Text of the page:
Lovers of plain English would have delighted in being a fly on the wall last week. Sitting in a Church office in Kensington, three of us from the local LINk were sitting disecting the latest QA (Quality Assessment) Reports from our local hospitals. Faced with a jungle of NHS-speak, we suddenly realised we had the power to fling these back and ask for them to be written in plain English -so we did. On the way we also mentioned that, try as we would, we hadn’t been able to find explanations for increase/decrease in use of mixed wards, and other subjects dear to patients’ hearts.
This gave us a wonderful feeling of power – which was increased when all three hospitals sent back a message thanking us for our participation! But it remains to see if they have got the message when QAs come out next year.
One of our group made a list of some of the more weird words in the QAs, which included:
“cohort” – the scholars amongst us thought these were Roman soldiers
“symbiotic monitoring system” “synbiotix database” – we spent some time trying to work out if it were the same – then gave up.
“clinical champion” – this is awful NHS-speak that thinks if you give someone a nice name that will make them feel better
We are still puzzling over the meaning of “the prevention of VTE is a national target and is a national CQUIN” “.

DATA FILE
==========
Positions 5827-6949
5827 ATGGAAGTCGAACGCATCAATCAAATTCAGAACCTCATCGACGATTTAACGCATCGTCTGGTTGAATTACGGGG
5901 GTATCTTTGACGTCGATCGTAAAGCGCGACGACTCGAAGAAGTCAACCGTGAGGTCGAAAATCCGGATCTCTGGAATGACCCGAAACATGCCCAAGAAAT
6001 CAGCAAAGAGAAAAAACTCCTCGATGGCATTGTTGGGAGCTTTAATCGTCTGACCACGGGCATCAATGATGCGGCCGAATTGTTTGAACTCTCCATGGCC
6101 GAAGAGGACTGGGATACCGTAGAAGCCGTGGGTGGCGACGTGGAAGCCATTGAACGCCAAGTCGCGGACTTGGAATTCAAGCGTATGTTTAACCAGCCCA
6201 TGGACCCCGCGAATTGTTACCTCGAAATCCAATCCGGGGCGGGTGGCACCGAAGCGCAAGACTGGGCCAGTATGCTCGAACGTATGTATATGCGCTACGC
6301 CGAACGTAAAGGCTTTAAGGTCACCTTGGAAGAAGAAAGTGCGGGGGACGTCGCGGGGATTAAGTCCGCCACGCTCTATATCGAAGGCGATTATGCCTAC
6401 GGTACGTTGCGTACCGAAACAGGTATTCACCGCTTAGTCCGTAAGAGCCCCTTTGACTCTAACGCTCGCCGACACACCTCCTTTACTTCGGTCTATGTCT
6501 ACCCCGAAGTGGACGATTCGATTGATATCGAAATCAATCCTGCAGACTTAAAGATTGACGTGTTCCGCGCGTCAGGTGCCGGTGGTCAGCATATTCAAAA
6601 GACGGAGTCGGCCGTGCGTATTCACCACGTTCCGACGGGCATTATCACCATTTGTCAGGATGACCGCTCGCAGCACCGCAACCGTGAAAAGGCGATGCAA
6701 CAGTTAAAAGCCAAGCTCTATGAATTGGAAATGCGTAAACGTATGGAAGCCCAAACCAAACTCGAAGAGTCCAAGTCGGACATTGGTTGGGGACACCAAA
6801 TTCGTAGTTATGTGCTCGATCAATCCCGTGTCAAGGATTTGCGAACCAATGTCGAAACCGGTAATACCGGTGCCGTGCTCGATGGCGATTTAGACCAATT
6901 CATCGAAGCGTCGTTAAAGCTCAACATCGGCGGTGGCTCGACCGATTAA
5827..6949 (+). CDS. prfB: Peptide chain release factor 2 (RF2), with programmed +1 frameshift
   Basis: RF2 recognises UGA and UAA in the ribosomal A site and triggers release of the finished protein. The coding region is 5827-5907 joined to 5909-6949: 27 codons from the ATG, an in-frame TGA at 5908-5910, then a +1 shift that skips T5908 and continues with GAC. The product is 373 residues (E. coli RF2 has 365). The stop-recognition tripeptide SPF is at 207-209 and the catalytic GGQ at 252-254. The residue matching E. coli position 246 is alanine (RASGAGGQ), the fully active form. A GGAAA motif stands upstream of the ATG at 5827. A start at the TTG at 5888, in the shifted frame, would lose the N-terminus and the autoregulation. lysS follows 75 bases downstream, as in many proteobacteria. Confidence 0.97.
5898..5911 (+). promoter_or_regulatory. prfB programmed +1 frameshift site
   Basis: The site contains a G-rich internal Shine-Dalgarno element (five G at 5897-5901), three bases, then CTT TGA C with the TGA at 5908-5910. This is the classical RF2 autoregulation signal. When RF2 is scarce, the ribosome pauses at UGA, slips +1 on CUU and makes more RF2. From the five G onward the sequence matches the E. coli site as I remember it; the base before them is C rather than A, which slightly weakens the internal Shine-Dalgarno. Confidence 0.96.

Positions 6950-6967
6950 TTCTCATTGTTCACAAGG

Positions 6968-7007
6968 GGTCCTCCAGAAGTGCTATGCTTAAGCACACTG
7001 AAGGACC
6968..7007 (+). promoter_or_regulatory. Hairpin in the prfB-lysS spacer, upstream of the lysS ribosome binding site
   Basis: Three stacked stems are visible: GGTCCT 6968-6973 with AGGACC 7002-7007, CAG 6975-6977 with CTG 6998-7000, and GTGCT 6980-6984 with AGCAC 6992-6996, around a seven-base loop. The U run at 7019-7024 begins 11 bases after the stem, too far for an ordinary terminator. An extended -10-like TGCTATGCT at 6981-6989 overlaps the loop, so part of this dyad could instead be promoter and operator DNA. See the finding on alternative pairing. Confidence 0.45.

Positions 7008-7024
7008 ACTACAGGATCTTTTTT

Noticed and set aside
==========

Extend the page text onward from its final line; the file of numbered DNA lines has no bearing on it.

and/ “planned protocolised care pathways for example using the enhanced recovery programme methods”. Er – what?
So it went on. And these QAs are supposed to be to help the public understand how their local hospital has performed – or not, as the case might be. But who will know, or understand? Or are these learned paragraphs designed to fudge the issues so we can’t understand? Or show off the fact that someone studied Latin at school?
N.B. watch out if you ever see STAR-PUs on your notes. Apparently it means
‘Specific therapeutic group age-sex prescribing units’.
Can’t wait to have that come up at a meeting, and ask all the PPs (pompous professors) the meaning of this phrase!
I asked to hear more explanations about NHS-speak, and back came this reply from a very senior person. Unlike the NHS, I do mean it when I say something – so have protected their anonymity :
My personal horrors are “people we serve” which generally means the opposite.
“Challenging” is another which just means “more difficult”. “Mission statements” concept and content – should be banned in my view.
In fact, the more one thinks of words the more there is a general rule that the meaning in the NHS is the opposite of the real world e.g. “consultation” “involvement” “choice” and of course “complaints”
And in my view, they are spot on!
(Extracted from ‘Why can’t the NHS speak plain English?’)